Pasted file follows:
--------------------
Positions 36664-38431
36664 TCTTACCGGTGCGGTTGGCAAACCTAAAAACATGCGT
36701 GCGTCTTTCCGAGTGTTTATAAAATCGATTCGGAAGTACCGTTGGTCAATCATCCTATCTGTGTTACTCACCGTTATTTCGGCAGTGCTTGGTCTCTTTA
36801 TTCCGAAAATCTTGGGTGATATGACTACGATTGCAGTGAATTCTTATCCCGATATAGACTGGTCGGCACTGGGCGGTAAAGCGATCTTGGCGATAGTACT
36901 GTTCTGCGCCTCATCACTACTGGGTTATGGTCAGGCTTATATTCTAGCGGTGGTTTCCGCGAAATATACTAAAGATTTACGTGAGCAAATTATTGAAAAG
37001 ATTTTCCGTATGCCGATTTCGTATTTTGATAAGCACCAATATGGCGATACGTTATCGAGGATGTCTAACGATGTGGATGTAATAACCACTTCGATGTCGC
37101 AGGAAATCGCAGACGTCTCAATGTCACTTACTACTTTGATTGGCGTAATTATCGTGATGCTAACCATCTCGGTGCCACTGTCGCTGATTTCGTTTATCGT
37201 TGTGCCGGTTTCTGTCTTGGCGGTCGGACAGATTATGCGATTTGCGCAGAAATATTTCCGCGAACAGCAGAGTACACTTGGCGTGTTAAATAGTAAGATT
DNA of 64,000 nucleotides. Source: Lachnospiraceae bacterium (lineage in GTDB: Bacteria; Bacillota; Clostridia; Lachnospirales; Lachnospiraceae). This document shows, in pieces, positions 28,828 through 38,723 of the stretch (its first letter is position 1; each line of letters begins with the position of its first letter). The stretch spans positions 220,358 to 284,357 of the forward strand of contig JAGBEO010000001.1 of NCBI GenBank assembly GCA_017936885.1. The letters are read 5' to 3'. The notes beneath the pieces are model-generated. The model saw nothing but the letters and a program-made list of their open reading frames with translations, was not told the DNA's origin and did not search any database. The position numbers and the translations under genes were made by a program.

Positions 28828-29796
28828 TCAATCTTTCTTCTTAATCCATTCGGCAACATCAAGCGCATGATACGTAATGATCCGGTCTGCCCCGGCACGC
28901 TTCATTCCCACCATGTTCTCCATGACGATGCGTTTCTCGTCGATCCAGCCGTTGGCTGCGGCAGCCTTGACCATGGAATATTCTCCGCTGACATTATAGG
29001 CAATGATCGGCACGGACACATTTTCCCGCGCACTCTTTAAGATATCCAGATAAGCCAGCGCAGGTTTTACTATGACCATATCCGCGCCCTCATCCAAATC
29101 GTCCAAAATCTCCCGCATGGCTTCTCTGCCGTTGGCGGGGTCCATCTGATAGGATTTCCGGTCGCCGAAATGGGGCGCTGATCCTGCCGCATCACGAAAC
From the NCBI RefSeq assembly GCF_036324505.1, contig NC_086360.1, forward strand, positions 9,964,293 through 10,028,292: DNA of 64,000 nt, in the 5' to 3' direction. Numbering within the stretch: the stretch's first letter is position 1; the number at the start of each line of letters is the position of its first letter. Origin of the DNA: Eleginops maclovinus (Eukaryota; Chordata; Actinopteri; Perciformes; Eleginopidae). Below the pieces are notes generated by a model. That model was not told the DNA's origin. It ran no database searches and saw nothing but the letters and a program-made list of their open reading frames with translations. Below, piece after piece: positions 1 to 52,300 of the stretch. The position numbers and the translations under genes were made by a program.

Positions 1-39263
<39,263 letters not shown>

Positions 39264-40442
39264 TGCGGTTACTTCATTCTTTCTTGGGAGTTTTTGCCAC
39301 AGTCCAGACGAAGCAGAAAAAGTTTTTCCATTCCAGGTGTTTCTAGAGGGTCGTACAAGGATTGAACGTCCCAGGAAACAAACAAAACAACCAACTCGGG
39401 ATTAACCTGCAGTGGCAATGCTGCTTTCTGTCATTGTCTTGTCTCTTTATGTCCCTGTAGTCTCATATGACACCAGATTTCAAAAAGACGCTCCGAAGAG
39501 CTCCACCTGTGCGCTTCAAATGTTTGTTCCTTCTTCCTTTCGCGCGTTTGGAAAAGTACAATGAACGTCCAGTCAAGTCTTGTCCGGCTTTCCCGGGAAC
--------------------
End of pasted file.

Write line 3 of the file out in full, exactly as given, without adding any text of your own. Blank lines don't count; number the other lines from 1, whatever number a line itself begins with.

36701 GCGTCTTTCCGAGTGTTTATAAAATCGATTCGGAAGTACCGTTGGTCAATCATCCTATCTGTGTTACTCACCGTTATTTCGGCAGTGCTTGGTCTCTTTA